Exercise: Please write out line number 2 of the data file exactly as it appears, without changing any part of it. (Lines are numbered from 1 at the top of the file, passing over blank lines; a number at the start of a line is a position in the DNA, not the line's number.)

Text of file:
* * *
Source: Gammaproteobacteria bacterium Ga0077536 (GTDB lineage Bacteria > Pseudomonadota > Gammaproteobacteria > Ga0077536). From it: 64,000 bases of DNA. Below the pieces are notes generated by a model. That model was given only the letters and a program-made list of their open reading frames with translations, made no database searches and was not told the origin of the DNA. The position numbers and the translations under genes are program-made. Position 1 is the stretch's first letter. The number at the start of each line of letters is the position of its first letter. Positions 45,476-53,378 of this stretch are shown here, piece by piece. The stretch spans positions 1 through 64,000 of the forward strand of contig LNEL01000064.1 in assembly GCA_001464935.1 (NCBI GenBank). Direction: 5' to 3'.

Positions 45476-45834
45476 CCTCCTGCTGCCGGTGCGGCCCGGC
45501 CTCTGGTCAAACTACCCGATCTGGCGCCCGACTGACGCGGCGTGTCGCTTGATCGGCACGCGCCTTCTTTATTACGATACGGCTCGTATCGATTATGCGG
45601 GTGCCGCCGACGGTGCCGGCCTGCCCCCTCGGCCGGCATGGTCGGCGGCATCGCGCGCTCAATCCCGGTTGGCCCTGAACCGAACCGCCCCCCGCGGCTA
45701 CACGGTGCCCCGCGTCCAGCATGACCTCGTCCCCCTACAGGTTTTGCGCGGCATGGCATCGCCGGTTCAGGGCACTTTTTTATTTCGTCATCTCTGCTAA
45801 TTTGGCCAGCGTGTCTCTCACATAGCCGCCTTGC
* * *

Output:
Positions 45476-45834